Pakistan Prime Minister Imran Khan’s promise of tackling the ‘four ills’ surrounding Pakistan in the year ahead will be easier said than done. In a bold message welcoming the new year, Imran who was elected just a few months ago outlined the country’s key challenges, notably poverty, illiteracy, injustice and corruption.
To Pakistan’s mainstream population long starved of a decent ruling structure, the message is indeed a long overdue breath of fresh air. But turning this vision into reality will require more than bold words especially given the chronic challenges surrounding Pakistan. Imran’s arrival on Pakistan’s ruling scene has changed the country’s landscape, marking the first time ever that the two well entrenched political parties (the Pakistan Muslim League-Nawaz and the Pakistan People’s Party) were pushed to the opposition.
And the continuing pursuit of corruption-related charges targeting leaders of both parties may well leave them at least half leaderless. But Imran’s foes are not in their ultimate political wilderness just yet, and their future remains tied to the prime minister’s performance in ruling Pakistan At the outset, Imran’s Pakistan Tehreek-e-Insaf (PTI) or Pakistan Justice Movement remains saddled with two key challenges. The new government has placed an unreasonably long agenda on its ruling plate with the prime minister assigning himself to lead from the front.
Clearly, there are limits to how far a prime minister should micro manage without compromising the quality of government. From matters related to tourism and a large housing project to going after corruption, Imran appears to be the man personally on the deck. This stands in sharp contrast to a more tenable structure where duties are assigned to other team players and they are ultimately held to account for their performance. The other challenge is indeed even more compelling. Imran has brought a cabinet to the task whose abilities are being questioned early on.
On Wednesday, a public altercation between Imran’s minister for power Faisal Vawda and well respected Pakistani journalist Khaleeq Kayani, badly exposed the government’s failure to appreciate the obvious. Vawda’s outburst at Kayani followed a question on a controversy surrounding a major public contract going to a consortium whose partners include a company owned by a minister.
Though the government is eager to ignore the controversy, that’s much easier said than done especially in view of Imran’s repeated promises of cleaning up Pakistan. Going forward, the government appears determined to proceed with the contract for the proposed Mohmand Dam in northern Pakistan. This will indeed be a mistake. A more sensible approach would have been to delay the launch and appoint a nonpartisan entity to probe the affair.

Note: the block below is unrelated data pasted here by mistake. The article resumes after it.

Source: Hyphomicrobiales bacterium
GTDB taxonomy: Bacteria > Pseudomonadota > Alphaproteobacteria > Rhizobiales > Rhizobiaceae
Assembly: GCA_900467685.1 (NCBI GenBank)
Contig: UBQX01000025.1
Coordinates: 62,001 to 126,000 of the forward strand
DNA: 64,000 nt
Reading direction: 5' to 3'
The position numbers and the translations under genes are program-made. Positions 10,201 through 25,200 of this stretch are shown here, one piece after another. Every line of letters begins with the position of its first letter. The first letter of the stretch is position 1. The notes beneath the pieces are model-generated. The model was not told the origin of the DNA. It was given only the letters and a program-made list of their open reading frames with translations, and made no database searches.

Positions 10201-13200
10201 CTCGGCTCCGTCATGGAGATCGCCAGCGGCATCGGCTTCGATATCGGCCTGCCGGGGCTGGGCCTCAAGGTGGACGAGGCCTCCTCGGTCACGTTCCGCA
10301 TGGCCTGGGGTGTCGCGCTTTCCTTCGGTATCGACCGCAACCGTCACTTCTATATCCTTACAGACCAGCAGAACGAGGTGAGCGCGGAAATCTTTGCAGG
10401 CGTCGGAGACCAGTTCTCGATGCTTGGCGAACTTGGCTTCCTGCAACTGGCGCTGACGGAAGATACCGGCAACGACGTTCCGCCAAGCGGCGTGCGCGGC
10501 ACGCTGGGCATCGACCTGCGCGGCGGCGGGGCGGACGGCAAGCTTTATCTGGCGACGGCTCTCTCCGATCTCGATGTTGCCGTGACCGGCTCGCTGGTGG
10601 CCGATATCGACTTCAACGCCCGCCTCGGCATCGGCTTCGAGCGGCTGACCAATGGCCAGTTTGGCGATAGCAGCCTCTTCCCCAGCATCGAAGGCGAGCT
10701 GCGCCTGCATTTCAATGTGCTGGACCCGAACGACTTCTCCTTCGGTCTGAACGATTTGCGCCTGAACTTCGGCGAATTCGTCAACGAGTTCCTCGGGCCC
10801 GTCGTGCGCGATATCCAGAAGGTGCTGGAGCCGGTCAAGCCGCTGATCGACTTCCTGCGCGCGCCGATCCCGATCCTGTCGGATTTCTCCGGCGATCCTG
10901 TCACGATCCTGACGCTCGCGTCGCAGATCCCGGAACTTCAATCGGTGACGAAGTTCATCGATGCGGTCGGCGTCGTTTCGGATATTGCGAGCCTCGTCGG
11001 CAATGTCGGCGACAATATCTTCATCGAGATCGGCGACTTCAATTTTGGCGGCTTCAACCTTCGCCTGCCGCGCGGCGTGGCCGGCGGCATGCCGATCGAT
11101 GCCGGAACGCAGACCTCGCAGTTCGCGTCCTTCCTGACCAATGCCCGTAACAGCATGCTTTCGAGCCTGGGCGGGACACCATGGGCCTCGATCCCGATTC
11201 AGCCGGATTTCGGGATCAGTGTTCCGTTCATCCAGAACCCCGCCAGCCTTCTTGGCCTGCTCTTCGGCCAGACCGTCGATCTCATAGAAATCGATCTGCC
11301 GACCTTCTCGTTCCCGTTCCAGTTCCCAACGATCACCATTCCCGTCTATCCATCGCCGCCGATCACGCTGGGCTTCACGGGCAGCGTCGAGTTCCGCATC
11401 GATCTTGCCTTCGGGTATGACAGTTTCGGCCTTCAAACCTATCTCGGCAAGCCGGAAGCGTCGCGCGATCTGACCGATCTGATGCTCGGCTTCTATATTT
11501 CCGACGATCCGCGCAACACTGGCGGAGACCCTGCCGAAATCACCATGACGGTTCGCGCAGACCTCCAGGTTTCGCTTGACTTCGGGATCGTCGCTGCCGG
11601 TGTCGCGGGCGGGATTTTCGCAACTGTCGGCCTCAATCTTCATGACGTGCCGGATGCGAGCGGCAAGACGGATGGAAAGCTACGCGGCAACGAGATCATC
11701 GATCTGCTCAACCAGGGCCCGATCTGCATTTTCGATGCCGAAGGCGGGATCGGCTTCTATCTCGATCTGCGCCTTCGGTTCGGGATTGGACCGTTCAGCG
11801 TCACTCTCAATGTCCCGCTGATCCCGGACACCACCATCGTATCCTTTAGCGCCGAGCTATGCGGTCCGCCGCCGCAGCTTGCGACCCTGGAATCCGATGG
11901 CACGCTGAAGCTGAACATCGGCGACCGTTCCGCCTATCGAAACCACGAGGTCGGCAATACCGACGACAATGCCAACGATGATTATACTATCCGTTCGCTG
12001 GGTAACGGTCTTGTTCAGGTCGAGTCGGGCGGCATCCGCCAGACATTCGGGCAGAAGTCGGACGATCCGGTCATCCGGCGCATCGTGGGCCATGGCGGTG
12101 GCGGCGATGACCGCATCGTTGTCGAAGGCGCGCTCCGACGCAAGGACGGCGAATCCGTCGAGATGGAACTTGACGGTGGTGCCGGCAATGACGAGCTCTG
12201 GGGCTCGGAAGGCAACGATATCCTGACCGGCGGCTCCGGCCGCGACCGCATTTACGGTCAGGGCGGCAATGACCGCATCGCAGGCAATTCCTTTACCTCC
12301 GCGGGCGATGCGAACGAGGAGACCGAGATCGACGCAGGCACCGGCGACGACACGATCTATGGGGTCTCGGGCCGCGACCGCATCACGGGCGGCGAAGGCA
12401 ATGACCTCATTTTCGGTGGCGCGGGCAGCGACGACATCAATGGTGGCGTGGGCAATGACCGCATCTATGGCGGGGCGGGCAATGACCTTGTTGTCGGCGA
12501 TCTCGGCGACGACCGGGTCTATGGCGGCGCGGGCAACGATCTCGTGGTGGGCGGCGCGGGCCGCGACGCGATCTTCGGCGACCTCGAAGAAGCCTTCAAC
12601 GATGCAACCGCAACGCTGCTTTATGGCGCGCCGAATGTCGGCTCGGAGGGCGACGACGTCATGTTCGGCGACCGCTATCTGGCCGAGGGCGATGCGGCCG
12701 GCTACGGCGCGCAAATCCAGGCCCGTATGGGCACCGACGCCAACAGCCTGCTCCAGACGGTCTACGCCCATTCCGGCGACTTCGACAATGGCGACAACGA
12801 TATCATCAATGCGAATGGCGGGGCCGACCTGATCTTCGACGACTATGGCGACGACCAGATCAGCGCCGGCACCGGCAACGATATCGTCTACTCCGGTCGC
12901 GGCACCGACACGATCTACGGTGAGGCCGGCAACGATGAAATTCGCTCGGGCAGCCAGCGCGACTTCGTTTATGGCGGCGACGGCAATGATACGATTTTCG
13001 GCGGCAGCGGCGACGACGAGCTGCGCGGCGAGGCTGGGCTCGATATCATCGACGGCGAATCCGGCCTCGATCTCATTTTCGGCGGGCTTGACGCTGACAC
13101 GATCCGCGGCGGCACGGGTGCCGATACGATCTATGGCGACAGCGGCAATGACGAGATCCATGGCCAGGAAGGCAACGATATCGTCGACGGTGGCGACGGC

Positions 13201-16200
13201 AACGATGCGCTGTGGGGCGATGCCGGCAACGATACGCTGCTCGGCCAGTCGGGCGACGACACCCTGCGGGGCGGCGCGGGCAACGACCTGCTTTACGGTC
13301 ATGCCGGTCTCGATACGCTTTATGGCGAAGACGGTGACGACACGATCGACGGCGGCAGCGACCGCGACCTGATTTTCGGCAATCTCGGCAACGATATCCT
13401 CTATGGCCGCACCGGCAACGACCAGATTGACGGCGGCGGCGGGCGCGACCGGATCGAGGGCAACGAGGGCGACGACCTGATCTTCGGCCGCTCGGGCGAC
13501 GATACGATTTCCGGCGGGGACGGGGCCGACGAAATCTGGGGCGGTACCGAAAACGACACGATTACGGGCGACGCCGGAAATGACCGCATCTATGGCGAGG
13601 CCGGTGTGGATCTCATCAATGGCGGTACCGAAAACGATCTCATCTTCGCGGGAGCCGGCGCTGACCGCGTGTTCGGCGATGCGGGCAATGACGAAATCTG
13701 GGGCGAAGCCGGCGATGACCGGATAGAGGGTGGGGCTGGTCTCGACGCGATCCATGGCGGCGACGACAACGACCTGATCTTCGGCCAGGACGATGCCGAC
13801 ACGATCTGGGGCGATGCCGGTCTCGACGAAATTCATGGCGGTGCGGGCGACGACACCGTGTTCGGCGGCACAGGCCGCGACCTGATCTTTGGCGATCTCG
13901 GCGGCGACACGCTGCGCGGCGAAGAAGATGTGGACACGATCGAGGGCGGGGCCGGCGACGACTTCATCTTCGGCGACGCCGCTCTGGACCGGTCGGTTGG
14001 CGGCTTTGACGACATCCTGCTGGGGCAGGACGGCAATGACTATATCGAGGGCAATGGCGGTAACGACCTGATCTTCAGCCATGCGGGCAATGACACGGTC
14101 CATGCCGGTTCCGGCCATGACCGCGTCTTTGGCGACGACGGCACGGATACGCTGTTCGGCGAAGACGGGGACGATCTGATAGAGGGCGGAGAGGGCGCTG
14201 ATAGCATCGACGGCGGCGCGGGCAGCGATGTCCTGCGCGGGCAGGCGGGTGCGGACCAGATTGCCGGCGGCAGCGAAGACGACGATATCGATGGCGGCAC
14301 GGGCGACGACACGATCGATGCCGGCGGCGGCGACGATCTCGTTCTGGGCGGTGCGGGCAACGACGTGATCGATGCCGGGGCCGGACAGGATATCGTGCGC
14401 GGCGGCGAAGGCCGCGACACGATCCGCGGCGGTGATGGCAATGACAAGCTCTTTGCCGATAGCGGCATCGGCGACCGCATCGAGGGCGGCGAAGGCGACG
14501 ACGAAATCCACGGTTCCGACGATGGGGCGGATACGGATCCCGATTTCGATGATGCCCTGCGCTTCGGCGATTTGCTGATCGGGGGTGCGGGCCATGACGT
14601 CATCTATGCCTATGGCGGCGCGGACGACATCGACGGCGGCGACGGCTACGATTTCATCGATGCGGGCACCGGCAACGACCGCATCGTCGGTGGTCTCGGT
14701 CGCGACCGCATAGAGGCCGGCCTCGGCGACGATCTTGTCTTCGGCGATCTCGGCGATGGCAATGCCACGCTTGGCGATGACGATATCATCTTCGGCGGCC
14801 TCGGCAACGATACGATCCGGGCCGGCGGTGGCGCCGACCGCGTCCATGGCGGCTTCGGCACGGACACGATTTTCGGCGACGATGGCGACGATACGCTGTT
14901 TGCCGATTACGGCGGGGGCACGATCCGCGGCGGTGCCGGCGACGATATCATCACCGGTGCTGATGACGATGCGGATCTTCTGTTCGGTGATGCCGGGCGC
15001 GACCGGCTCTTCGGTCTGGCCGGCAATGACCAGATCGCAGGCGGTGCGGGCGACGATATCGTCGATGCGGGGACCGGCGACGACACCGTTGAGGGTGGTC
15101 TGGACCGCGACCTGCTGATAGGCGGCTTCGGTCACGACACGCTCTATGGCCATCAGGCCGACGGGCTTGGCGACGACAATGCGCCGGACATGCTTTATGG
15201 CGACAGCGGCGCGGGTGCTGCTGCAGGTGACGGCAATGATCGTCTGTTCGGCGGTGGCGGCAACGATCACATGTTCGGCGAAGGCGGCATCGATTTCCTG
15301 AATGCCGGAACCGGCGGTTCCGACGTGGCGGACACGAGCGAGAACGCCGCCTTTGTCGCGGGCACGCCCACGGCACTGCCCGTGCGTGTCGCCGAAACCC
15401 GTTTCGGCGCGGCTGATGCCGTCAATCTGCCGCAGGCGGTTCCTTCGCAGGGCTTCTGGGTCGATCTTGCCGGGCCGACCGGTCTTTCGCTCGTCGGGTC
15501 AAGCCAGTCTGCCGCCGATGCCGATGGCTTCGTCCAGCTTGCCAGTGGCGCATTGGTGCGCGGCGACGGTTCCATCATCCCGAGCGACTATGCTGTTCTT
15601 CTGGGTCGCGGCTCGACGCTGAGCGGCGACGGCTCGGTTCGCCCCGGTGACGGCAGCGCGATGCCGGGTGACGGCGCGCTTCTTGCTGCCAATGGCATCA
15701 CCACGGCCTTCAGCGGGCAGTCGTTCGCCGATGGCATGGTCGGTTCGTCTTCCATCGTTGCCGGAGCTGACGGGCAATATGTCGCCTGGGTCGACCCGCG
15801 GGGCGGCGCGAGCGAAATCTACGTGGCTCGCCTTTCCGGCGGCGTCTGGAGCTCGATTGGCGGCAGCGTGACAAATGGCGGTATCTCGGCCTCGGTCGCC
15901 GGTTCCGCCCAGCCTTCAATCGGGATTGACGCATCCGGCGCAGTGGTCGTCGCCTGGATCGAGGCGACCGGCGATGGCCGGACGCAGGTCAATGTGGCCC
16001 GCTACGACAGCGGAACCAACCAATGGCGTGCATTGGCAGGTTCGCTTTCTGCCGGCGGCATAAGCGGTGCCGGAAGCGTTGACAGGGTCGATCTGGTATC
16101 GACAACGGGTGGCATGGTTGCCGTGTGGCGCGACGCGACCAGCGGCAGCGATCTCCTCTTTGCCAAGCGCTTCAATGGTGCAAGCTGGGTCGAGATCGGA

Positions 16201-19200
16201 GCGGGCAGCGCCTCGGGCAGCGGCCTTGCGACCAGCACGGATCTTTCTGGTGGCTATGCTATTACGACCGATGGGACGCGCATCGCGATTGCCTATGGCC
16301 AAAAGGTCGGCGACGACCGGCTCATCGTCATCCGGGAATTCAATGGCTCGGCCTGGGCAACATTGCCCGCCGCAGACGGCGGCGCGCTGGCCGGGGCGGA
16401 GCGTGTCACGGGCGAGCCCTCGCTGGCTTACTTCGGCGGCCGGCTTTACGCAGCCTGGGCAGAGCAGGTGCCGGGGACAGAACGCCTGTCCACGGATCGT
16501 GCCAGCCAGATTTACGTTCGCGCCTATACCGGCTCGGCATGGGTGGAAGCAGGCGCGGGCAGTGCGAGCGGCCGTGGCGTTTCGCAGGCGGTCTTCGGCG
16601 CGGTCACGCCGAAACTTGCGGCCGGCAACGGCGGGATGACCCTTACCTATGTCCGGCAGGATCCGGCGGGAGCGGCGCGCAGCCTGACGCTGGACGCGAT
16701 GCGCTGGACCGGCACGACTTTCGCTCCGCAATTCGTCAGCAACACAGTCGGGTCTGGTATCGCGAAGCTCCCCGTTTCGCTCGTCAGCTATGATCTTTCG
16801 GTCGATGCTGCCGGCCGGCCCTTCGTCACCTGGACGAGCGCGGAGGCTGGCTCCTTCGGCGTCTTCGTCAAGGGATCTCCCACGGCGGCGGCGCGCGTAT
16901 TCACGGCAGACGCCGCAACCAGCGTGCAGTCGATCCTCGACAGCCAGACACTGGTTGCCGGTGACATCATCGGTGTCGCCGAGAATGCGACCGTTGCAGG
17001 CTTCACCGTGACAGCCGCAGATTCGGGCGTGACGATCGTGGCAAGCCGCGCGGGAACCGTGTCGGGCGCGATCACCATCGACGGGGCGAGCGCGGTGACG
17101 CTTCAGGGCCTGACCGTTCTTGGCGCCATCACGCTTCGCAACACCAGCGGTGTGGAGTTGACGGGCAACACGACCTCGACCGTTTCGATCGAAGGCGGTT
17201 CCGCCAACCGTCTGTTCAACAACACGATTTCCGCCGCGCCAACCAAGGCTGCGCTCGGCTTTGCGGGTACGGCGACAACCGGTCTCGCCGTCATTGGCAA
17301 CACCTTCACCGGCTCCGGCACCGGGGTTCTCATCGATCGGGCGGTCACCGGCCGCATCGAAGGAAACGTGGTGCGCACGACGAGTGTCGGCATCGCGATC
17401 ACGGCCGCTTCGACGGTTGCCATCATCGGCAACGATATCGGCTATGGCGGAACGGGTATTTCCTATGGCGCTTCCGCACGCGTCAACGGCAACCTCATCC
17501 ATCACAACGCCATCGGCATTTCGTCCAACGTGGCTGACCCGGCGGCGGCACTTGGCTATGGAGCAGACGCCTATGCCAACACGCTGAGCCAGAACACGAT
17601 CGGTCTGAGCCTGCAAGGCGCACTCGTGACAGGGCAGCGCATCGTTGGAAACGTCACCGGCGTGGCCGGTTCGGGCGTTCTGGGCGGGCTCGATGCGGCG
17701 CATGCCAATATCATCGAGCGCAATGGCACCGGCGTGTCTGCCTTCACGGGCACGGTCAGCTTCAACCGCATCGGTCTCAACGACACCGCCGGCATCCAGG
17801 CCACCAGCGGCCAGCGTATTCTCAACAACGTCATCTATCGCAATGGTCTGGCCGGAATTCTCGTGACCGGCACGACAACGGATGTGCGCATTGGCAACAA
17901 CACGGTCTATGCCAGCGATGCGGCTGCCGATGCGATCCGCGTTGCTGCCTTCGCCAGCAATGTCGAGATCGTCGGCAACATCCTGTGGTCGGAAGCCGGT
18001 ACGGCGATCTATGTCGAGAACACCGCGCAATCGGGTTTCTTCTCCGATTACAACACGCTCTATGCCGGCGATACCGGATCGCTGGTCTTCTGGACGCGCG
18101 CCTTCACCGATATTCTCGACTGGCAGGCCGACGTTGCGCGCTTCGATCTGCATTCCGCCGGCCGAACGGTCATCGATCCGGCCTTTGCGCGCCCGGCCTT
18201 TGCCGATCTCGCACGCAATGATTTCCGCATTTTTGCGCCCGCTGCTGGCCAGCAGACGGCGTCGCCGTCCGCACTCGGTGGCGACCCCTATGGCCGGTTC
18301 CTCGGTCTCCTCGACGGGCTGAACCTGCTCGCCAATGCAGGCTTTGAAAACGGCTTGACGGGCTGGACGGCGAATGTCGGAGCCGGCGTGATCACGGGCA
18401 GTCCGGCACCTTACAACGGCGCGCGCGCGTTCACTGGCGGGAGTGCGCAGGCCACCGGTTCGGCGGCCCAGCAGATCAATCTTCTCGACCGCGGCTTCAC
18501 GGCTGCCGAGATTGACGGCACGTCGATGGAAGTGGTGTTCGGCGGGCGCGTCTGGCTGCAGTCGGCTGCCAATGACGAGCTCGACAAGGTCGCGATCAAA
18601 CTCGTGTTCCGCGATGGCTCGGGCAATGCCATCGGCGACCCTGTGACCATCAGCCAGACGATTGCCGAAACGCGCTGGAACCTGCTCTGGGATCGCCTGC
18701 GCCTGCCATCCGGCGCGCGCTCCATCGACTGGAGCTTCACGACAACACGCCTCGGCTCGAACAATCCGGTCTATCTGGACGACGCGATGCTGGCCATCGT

In failing to do so, Imran risks becoming exposed to the same types of criticisms that he employed in his opposition days to hit his opponents with accusations of impropriety. In the very extreme, the PTI will likely remain the target of criticism for the remaining four plus years of its tenure unless a temporary strategy is adopted to retreat from this immediate muddle.More broadly however, Imran needs to review the team he is leading and the structure of his government. In many ways, the PTI’s cabinet appears to consist more of vocal individuals armed with strident messages, making them much better suited for the opposition than sensible players in a well-defined ruling structure. Beyond this very obvious gap, the structural issue is even more compelling.
Most pressing issues
Ultimately, the risk from a failure to turn around will come from Imran seeking to lead Pakistan while facing vociferous criticisms linked to a growing number of issues. To any long-term observer, it’s obvious that the most pressing issues in today’s Pakistan are mainly three-fold. They have to do with overseeing a stabilisation of the economy, consolidation of internal security and preventing disunity notably in the name of religion. In brief, that’s where the prime minister ought to focus squarely.
Making a transition from the present will require Imran to decide not only to draw more credible members to his team. More importantly, he will also have to consider his main responsibility tied just to the performance of key institutions. Tragically however, Imran’s government looks more like a crowd and that too a disorganised one at times, rather than a well organised ruling force which is capable of pushing a new reform agenda.
In spite of the rapidly mounting criticism, Imran and the PTI are still in position to salvage themselves and set the tone for improving their performance. With less than six months after elections of last year that brought the PTI to power, the two opposition parties are in no shape to begin dislodging the government.
But given the enormity of challenges surrounding Pakistan, time may well run out for the ruling structure even before the alarm bells begin to sound in Islamabad. Given that Pakistan’s challenges are much too be obvious, the government hardly needs to go through the learning curve.
Farhan Bokhari is a Pakistan-based commentator who writes on political and economic matters.